My senior year of undergrad was filled with a mix of emotions. Many of my classmates felt relieved at finally finishing up coursework for their degrees and excited to move onto the next chapter in their lives. For me, however, it was about focusing my energy on applying to dental school, transitioning into the real world and making the most of what I had in front of me. One of the most formative experiences I had as an undergraduate was being a part of our school choir.
Music has always been an important part of my life, but being a part of my college choir felt like an elevated version of all of my past musical experiences. Together, we put on an annual musical, toured the country and traveled abroad to Italy to perform – all the while remaining an incredibly close-knit group. As my senior year came to a close and my time in the choir ended, I felt a huge loss. Between my job assisting in an orthodontist’s office and the time I would need to put in over the next year applying to dental school, I knew that I wouldn’t be as involved with music in the same way that I had been in the past. I spent the next two years attending concerts and appreciating music from a distance.
It wasn’t until I moved to Maine to attend the University of New England College of Dental Medicine, that I rekindled my involvement with music. In my very first week of school, I attended an involvement fair on campus to learn about the different groups and activities that I could be a part of. To my surprise, I came across the Dentnotes: an acapella group of four other students who simply loved to sing. Though this group was organized much more informally than what I was used to, their passion was clearly there. I jumped right in, knowing that this was going to be a great way to help balance out any stress as a first-year dental student.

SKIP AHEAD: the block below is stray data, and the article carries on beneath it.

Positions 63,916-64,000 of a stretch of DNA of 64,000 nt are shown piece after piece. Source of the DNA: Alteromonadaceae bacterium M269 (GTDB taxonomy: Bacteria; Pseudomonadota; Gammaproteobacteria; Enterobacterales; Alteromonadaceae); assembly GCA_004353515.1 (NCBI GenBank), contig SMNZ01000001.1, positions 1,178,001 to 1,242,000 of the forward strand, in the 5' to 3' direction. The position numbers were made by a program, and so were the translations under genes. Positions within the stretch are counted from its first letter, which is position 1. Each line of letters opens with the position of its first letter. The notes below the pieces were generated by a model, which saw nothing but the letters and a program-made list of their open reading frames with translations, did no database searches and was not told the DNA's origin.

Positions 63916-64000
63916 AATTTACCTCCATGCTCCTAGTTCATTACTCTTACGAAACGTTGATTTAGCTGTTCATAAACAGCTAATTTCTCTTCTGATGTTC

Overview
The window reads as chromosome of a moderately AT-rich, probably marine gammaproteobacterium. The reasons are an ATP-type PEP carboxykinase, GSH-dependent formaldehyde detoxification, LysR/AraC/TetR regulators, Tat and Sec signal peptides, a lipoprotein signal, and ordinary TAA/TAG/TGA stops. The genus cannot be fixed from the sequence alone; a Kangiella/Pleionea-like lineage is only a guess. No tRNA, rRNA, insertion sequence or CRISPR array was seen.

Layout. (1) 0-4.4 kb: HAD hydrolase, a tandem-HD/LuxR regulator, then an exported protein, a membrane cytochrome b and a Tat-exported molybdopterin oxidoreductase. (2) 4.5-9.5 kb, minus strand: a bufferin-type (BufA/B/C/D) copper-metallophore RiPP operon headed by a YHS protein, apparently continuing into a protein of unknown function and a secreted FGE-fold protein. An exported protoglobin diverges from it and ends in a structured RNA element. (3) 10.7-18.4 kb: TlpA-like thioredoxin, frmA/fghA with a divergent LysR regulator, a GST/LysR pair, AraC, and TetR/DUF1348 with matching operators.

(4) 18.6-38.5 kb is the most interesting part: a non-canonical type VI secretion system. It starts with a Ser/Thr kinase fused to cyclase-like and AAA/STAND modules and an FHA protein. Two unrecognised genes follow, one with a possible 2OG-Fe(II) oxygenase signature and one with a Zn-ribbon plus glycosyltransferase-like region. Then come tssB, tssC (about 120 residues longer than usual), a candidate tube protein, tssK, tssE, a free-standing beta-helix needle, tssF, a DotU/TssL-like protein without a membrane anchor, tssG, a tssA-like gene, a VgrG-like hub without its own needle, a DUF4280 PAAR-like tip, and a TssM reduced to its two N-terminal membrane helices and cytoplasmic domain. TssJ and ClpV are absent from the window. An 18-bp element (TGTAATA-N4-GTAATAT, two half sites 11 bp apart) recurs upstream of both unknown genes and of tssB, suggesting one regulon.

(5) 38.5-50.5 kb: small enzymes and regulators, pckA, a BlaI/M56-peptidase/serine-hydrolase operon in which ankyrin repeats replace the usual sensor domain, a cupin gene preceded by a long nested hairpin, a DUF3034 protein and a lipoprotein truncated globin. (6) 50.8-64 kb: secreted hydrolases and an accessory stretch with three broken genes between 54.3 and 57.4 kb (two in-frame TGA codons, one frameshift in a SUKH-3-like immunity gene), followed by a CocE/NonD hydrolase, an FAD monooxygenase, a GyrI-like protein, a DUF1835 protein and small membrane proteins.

At the time, the Dentnotes weren’t very structured. We started small, only working on a few songs at a time. But for those few hours that we practiced, we found ourselves singing our worries away. From there, we grew together. We started by organizing a small Christmas concert and invited the staff, faculty and students of the College of Dental Medicine to share in the holiday spirit. The positive response encouraged us to take those songs and perform them in downtown Portland for the rest of the community. I’m proud to say that this has since become a tradition.
It has been incredibly rewarding to make new friends who enjoy music and singing just as much as I do. I may have been content in appreciating music on my own from afar, but experiences such as these have reminded me how meaningful it is to not only make music with other people, but also to share it. Likewise, dentistry is all about people, and so this insight has also been translatable to my experience as a dental student. As we have been told time and time again, pursue your passions, but don’t forget to share it with others. You never know who you may inspire next.
~ Kailee Williams, New England ’19